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[Additional file 1]
Video 1: Full volume three-dimensional echocardiography showing reduced left ventricular contractility with regional wall motion abnormality at presentation. This video shows hypokinesia in basal segments of left ventricle.
[Additional file 2]
Video 2: Full volume three-dimensional echocardiography showing left ventricular contractile function and regional wall motion abnormality in post-recovery stage. This video shows improvement of hypokinesia in basal segments of left ventricle.
| Discussion|| |
The possible pathophysiology of rTTC includes catecholamines cardiotoxicity, coronary artery spasm, coronary microvascular impairment, and estrogen deficiency (especially in postmenopausal women). The most widely accepted theory involves a mechanism where high catecholamines induce cardiomyopathy, first proven in animal studies, and later in some large human studies which showed significantly higher levels of plasma epinephrine in rTTC patients. Another theory involves microvascular impairment in patients with rTTC leading to vasoconstriction and reduced myocardial perfusion causing LV dysfunction. Severe LV systolic dysfunction can lead to common complications such as cardiogenic shock; also rarely ventricular septal perforation and septal dissection, which can be catastrophic.
When compared to TTC, rTTC affects relatively younger patients, has higher troponin and natriuretic peptide values, very low LV-EF at presentation, and quick recovery. This is usually precipitated by acute physical and emotional stress. In our case, the precipitating factors included major surgery of a hip joint, acute massive blood loss, tachycardia and underlying sepsis. After a thorough search of the literature, several articles on TTC following hip surgery were found, but none on rTTC. Thus, this case of rTTC following hip surgery is extremely rare.
Previous studies have shown higher in-hospital mortality and higher incidence of major adverse cardiac events with worse basal-lateral strain (< -10%), mid-lateral strain (< -7%), and global longitudinal strain values. However, our patient had strain of >-10% in basal-lateral and strain of >-7% in mid-lateral LV segments and maximum strain reduction was observed in basal-anterior and basal-septal segments. Thus, strain echocardiography allowed for detailed delineation of the LV dysfunction pattern in our patient with rTTC. Furthermore, strain echocardiography can be a strong predictor of morbidity and mortality,,
The European Association of Cardiovascular Imaging and the Japanese Society of Echocardiography joint statement reaffirms the role of cardiac magnetic resonance imaging (cMRI) in TTC. Many studies have shown that 3D echocardiography correlates very well with cMRI. Therefore, 3D echocardiography can be a good alternative to cMRI in ICU patients in whom cMRI may not be feasible.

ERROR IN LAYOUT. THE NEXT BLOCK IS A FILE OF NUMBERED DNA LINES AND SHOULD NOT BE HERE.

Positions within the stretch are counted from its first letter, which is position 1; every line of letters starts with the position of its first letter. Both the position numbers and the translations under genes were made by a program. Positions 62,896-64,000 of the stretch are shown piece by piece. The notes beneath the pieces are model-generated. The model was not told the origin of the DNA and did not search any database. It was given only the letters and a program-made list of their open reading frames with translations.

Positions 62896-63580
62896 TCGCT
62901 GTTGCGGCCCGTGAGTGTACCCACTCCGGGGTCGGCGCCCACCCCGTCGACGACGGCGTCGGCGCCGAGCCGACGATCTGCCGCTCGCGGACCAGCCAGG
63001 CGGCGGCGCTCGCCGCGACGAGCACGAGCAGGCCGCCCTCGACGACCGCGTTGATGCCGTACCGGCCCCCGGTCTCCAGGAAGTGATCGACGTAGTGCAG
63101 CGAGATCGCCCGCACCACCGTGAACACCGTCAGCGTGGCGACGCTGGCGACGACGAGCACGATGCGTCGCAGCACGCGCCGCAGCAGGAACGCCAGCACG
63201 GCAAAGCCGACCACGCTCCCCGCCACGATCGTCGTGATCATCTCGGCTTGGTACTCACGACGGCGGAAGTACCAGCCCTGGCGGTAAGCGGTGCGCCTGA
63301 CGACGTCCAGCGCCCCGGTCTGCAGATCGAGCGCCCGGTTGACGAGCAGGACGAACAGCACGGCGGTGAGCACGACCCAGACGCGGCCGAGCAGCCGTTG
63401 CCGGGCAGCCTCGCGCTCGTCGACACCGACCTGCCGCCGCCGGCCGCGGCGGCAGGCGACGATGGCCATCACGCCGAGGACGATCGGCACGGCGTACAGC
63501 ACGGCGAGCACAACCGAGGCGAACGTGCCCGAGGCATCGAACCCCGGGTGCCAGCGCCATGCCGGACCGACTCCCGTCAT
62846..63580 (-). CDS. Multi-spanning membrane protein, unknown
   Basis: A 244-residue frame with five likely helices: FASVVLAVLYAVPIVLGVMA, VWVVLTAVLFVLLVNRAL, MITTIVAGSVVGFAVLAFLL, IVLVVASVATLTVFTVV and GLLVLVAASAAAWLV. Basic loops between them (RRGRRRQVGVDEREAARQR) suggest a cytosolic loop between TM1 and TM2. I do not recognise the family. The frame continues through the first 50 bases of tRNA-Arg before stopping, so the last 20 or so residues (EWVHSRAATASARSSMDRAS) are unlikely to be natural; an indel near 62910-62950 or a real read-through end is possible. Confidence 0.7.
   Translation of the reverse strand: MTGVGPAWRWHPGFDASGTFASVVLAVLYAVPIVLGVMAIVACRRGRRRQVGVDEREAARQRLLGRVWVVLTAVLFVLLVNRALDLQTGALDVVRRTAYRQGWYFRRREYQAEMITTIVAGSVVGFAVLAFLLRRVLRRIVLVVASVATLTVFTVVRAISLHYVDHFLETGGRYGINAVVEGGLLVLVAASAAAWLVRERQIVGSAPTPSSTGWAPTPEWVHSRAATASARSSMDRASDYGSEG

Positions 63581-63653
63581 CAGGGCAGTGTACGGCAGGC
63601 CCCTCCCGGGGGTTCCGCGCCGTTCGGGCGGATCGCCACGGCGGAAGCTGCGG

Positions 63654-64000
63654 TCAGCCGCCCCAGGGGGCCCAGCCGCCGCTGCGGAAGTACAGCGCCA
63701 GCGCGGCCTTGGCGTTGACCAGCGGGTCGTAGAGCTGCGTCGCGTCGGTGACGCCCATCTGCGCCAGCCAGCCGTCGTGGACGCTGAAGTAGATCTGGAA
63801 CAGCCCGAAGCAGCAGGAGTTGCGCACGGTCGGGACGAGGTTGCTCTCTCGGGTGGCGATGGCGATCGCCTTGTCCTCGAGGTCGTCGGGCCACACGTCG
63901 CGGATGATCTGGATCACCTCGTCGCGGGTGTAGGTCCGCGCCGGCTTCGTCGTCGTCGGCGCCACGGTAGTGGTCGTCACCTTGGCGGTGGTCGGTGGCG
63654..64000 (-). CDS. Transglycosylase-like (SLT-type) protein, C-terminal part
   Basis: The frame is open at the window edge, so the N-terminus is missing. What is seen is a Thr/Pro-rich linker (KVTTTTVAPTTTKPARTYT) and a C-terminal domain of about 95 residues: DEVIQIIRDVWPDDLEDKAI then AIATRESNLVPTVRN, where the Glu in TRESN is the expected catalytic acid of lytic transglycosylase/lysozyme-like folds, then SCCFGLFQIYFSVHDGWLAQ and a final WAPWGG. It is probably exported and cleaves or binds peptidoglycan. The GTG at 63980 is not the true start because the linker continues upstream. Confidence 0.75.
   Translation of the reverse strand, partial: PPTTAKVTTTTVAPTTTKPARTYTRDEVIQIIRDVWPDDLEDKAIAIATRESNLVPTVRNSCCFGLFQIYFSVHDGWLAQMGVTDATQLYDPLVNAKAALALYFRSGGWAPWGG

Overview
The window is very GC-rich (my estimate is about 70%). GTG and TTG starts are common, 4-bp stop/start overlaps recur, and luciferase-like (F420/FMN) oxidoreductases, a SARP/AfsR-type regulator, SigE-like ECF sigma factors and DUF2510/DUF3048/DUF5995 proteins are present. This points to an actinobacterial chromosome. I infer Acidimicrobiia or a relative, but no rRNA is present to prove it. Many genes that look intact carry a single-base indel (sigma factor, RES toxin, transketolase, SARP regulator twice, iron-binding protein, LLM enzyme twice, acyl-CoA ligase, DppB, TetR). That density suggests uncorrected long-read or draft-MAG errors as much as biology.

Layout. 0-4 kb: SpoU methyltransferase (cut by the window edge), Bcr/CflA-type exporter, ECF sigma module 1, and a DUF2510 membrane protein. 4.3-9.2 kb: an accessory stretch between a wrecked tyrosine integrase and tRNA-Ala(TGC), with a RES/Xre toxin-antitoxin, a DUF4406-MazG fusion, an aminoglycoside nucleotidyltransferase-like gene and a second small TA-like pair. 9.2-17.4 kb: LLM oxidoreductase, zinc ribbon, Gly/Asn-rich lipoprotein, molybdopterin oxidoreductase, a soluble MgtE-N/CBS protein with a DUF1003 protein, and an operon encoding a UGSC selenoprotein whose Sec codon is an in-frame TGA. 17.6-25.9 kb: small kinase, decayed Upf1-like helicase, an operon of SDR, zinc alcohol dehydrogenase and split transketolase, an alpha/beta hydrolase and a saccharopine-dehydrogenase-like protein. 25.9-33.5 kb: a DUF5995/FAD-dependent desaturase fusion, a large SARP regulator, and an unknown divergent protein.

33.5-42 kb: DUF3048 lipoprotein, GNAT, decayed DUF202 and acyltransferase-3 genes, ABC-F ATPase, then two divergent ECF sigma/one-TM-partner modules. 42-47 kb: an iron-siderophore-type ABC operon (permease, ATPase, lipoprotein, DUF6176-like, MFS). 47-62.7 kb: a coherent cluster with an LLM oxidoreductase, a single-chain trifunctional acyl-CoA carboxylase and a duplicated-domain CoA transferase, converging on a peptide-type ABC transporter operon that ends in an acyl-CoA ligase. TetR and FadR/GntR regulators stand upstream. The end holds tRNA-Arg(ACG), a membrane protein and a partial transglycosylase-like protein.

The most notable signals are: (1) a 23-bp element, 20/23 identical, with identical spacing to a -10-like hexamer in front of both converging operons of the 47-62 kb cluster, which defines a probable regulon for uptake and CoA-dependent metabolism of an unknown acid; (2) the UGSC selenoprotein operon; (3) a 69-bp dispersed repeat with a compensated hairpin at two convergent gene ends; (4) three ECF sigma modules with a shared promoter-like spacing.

Some of the peculiarities and uniqueness of our case are that following hip surgery, a relatively young patient developed rTTC. Furthermore, the possible aggravating role of acute blood loss in the development of rTTC. During cardiogenic shock, the use of levosimendan as inotrope and stopping noradrenaline and dobutamine helped in quick recovery of LV function, especially because of catecholamine surge being the cause for TTC and rTTC. The continued use of catecholamines could have deteriorated the LV function further. The use of IABP along with levosimendan would have improved the coronary flow, especially during the diastolic phase thus improving the ischemic myocardium to recover faster. Finally, the use of 3D echocardiography and strain imaging aided in mapping the LV segmental dysfunction which could help in up-titrating cardiac medications such as beta-blockers, angiotensin converting enzyme inhibitors inhibitors, and diuretics.
| Conclusion|| |
rTTC is a rare cardiac ailment, hardly reported among hip replacement patients. Its proper management usually yields very good results with reduced morbidity. The use of 3D and strain echocardiography may help in accurately measuring LV function, quantification of absolute cardiac chamber volumes and map severity of LV segment dysfunction, thus aiding in prognostication and modifying cardiac medications. The use of levosimendan and IABP for faster recovery of LV function should be stressed.
We would like to thank Ms. B Sujatha and Ms. Anjali Deepa, echocardiography technicians at Yashoda Hospital, Somajiguda, Hyderabad.
Financial support and sponsorship
Conflicts of interest
There are no conflicts of interest.
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[Figure 1], [Figure 2], [Figure 3], [Figure 4]